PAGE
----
City Commissioner Dan Ryan, Portland Mayor Ted Wheeler
City Commissioner Dan Ryan, Portland Mayor Ted Wheeler City of Portland

Progressive activists have created a Political Action Committee (PAC) to recall Mayor Ted Wheeler and City Commissioner Dan Ryan.

Buckmxn Story Service
Prime words. Choice cuts. Old fashioned delivery to your letterbox. One story a week for ten weeks.

The "Total Recall PAC" hopes to unseat both recently elected politicians because of their perceived resistance to police reform efforts within City Hall. In a Tuesday press release, the PAC accused Ryan of misleading voters who supported him in the August special election for pledging to support police accountability—but then voting against a proposal to shrink the Portland Police Bureau's $230 million budget by $18 million.

The PAC was founded on November 5 by two Portland transparency advocates: Lawyer Alan Kessler, known for challenging the city on public records requests, and Seth Woolley, a former city council candidate and campaign finance reform proponent.

“I voted for Dan Ryan because he led me to believe he was a staunch advocate for police reform,” said Kessler, in the press release. “After his refusal to vote for Commissioner Hardesty’s budget reduction amendment, I feel betrayed. I want my vote back. I want an apology.”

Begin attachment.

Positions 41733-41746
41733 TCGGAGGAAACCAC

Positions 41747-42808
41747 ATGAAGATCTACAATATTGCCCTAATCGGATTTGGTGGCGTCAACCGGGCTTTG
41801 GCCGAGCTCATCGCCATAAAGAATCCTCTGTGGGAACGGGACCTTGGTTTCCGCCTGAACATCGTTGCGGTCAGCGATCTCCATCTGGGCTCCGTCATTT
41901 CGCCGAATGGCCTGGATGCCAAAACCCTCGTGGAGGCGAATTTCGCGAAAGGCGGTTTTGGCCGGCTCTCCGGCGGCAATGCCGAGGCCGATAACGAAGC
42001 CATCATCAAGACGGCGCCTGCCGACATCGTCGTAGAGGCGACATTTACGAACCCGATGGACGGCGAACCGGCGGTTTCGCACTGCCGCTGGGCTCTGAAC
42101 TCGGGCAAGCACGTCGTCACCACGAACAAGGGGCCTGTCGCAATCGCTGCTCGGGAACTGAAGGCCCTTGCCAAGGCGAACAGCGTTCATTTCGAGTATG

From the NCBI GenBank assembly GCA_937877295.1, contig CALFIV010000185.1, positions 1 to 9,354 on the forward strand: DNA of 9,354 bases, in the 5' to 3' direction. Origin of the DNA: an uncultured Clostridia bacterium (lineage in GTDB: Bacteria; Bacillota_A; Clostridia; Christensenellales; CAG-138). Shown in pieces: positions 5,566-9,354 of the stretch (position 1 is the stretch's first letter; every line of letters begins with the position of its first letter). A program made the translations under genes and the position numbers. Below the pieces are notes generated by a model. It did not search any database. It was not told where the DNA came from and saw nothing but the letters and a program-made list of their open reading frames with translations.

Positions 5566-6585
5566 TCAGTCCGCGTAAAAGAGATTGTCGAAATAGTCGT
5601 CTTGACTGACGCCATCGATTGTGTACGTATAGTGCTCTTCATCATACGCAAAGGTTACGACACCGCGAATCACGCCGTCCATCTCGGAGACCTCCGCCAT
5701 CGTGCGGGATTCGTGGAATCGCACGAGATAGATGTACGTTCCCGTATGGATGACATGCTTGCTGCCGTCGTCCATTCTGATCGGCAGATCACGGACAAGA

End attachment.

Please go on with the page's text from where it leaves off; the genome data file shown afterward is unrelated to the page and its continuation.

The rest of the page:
The press release also noted that in the November 3 election, Wheeler was re-elected with only 46 percent of the vote—meaning more Portlanders voted against Wheeler than for him.

“Wheeler ran a dirty campaign, violating multiple campaign-finance laws that nearly all of us voted for, and he still couldn't convince a majority of the city he should be mayor," said Athul Acharya, a local civil rights attorney, who is also quoted in the press release.

Support The Portland Mercury

Total Recall PAC also has the support of Kat Mahoney, a Portland lawyer who's volunteered as a legal observer during the past five months of protests, and Mac Smiff, a racial justice activist and editor of We Out Here Magazine.

According to the state's guidelines, a recall election can only take place after a candidate has been in office for at least six months. Petitioners must first collect at least 35,925 signatures from registered Portland voters to force a recall election.

The PAC says it will start collecting signatures for the recall campaign next summer.